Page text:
Zooming in on Hair Follicles

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We’re constantly busy with our bodily hair, but there’s far more to it than what appears on the surface. Hair plays a key role in the appearance and confidence of both men and women, helps transmit sensory information, and creates gender identification. Here are some answers to questions you may have.

Biology 101
Believe it or not, by its 22nd week, a developing fetus has all of its bodily hair follicles formed — about 5 million of them. Of those, 1 million follicles are on the head and 100,000 of those reside on the scalp. Sadly, that’s the most follicles we’ll ever have, as humans don’t generate new hair follicles during the course of their lifetime. And yes, the density of our scalp hair gradually decreases as we age, but the reason is that our scalps expand as we grow!

Hair Structure
A hair follicle is a mammalian skin organ that produces hair. The shape of the actual hair follicle effects the shape and texture of each one’s hair. Hair also has two distinct structures — the follicle (within the skin) and the shaft (the part visible above the scalp). The follicle is on the epidermis, the surface layer of the skin that you can touch, and extends down into the dermis (inner layer). At the base of the follicle is the papilla, which contains tiny blood vessels that nourish the cells. The living part of the hair is the very bottom portion surrounding the papilla, called the bulb. The cells of the bulb divide every 23 to 72 hours, extraordinarily faster than any other cell in the body. However, the hair shaft which comprises three layers of a hard protein called keratin, is actually dead — yes it’s true — so the hair you see is not a living structure, pretty much like our nails.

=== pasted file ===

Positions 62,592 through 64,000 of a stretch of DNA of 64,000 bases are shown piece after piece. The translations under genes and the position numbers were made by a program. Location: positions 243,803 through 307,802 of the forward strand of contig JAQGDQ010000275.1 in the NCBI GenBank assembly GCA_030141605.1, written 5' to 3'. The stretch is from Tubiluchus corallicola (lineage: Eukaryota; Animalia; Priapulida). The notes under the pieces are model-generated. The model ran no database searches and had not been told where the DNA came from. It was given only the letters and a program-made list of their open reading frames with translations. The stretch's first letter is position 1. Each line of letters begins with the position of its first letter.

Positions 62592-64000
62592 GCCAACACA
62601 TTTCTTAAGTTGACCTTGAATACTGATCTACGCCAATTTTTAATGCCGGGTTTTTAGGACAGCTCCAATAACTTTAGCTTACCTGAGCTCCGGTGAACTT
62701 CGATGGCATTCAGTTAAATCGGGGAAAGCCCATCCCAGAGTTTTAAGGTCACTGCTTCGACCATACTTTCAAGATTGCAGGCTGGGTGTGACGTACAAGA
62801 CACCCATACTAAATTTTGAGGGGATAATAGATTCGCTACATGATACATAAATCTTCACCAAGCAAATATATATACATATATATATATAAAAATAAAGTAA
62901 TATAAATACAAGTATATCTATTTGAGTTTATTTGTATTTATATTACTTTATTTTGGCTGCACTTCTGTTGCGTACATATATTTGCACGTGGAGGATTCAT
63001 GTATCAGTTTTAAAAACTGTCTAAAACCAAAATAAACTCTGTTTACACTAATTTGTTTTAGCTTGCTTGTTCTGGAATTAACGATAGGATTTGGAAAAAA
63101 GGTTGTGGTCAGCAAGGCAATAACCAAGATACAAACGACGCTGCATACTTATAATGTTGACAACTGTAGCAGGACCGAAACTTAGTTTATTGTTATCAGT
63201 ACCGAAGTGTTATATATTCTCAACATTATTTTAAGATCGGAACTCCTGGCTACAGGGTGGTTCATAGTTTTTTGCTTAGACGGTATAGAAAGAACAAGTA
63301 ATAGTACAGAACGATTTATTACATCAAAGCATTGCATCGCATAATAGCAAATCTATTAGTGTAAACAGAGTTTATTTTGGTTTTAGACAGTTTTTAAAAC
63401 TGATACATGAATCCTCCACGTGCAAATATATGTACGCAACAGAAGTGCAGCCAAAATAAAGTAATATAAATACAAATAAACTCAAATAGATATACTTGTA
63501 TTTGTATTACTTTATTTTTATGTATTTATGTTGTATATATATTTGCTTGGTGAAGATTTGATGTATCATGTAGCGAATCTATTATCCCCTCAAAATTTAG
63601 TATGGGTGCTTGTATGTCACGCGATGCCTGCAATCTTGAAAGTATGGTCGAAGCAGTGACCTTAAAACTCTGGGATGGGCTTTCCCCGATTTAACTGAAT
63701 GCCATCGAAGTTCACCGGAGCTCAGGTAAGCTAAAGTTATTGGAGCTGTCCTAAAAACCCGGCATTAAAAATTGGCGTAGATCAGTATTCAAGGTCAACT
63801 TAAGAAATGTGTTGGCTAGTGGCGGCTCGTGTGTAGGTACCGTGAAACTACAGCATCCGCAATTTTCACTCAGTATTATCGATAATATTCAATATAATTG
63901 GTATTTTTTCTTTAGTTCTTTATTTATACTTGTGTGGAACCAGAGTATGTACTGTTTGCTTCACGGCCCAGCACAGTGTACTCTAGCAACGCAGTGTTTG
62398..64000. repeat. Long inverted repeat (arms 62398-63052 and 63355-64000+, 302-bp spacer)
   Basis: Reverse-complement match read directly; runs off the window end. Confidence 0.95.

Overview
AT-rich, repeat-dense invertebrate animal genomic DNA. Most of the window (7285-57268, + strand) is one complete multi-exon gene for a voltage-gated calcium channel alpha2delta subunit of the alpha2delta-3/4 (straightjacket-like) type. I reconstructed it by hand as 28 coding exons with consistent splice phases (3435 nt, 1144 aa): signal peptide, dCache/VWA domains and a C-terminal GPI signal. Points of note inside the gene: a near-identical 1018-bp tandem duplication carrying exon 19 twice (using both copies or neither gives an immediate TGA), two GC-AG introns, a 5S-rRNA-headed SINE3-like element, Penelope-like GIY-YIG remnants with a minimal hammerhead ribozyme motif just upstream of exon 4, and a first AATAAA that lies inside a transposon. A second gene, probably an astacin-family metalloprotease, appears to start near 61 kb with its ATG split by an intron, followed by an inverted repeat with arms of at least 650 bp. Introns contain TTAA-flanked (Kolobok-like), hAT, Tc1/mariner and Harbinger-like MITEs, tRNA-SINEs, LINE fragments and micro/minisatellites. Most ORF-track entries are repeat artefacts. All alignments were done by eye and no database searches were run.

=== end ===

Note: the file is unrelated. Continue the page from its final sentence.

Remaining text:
Sebum & Aging
An inner and outer covering surrounds the follicle protecting and forming the growing hair shaft. The inner covering follows the hair shaft and ends below the opening of a sebaceous (oil) gland; the outer continues all the way up to the gland. The sebaceous gland is vital because it produces sebum, which conditions the hair and skin. If you have an oily skin and are prone to breakouts, you’ll often hear the word sebum. However, it also keeps the skin supple and wrinkle-free — while post-puberty our body produces loads more sebum, as we age we begin to make less. The bad news for the girls is that as they get older women have far less sebum production than men do and hence look older sooner.

How Long Does Hair Take to Grow?
Another question we’re always asking is how fast the hair on our scalp grows? Well, the average is about .3 to .4 mm/day or about 6 inches a year. Unlike other mammals, human hair growth and shedding is random and not seasonal or cyclical. At any given time, a arbitrary number of hairs will be in one of three stages of growth and shedding: anagen (active phase that lasts 2-6 years when the hair grows about 1cm every 28 days), catagen (a transitional stage in which 3% of all hairs are in at any time), and telogen (the short resting phase which usually accounts for 6% to 8% of all hairs). If you have difficulty growing your hair beyond a certain length it’s because they have a short active phase of growth. On the other hand, people with very long hair have a long active growth phase. Also, the hair on the arms, legs, eyelashes, and eyebrows have a very short active growth phase of about 30 to 45 days, explaining why they are so much shorter than scalp hair.

Hair Loss
At the end of the resting phase (telogen), the hair falls out (exogen) and a new hair starts growing in the follicle beginning the cycle again. Normally, about 40 (0–78 in men) hairs reach the end of their resting phase each day and fall out. When more than 100 hairs fall out daily, clinical hair loss (telogen effluvium/hair thinning) may occur. Also, a disruption of the growing phase can cause an abnormal loss of anagen hairs (anagen effluvium).

So, whether you cut it, grow it, dye it, wash it, pin it up, wear it loose, shave it, wax it, or laser it, you’re a mammal and your hair has a life and lifecycle of its own!